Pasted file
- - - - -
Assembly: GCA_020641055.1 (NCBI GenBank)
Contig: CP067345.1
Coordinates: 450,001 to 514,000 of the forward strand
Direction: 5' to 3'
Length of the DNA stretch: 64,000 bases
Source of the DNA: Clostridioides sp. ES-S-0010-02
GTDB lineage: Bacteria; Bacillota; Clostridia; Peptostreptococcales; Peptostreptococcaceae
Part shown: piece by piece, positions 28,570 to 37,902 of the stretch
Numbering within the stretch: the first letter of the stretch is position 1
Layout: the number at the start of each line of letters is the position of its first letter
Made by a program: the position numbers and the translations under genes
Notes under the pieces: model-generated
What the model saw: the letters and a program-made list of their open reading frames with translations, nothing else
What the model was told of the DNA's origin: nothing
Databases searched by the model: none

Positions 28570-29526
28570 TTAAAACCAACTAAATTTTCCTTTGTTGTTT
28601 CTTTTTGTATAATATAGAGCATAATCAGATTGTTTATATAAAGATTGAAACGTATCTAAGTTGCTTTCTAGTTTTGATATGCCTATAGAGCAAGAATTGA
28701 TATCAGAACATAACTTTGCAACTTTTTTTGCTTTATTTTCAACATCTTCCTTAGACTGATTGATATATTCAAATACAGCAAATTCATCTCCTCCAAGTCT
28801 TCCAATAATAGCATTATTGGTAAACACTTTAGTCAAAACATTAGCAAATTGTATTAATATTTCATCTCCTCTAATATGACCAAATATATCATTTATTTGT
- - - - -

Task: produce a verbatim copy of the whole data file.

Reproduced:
Assembly: GCA_020641055.1 (NCBI GenBank)
Contig: CP067345.1
Coordinates: 450,001 to 514,000 of the forward strand
Direction: 5' to 3'
Length of the DNA stretch: 64,000 bases
Source of the DNA: Clostridioides sp. ES-S-0010-02
GTDB lineage: Bacteria; Bacillota; Clostridia; Peptostreptococcales; Peptostreptococcaceae
Part shown: piece by piece, positions 28,570 to 37,902 of the stretch
Numbering within the stretch: the first letter of the stretch is position 1
Layout: the number at the start of each line of letters is the position of its first letter
Made by a program: the position numbers and the translations under genes
Notes under the pieces: model-generated
What the model saw: the letters and a program-made list of their open reading frames with translations, nothing else
What the model was told of the DNA's origin: nothing
Databases searched by the model: none

Positions 28570-29526
28570 TTAAAACCAACTAAATTTTCCTTTGTTGTTT
28601 CTTTTTGTATAATATAGAGCATAATCAGATTGTTTATATAAAGATTGAAACGTATCTAAGTTGCTTTCTAGTTTTGATATGCCTATAGAGCAAGAATTGA
28701 TATCAGAACATAACTTTGCAACTTTTTTTGCTTTATTTTCAACATCTTCCTTAGACTGATTGATATATTCAAATACAGCAAATTCATCTCCTCCAAGTCT
28801 TCCAATAATAGCATTATTGGTAAACACTTTAGTCAAAACATTAGCAAATTGTATTAATATTTCATCTCCTCTAATATGACCAAATATATCATTTATTTGT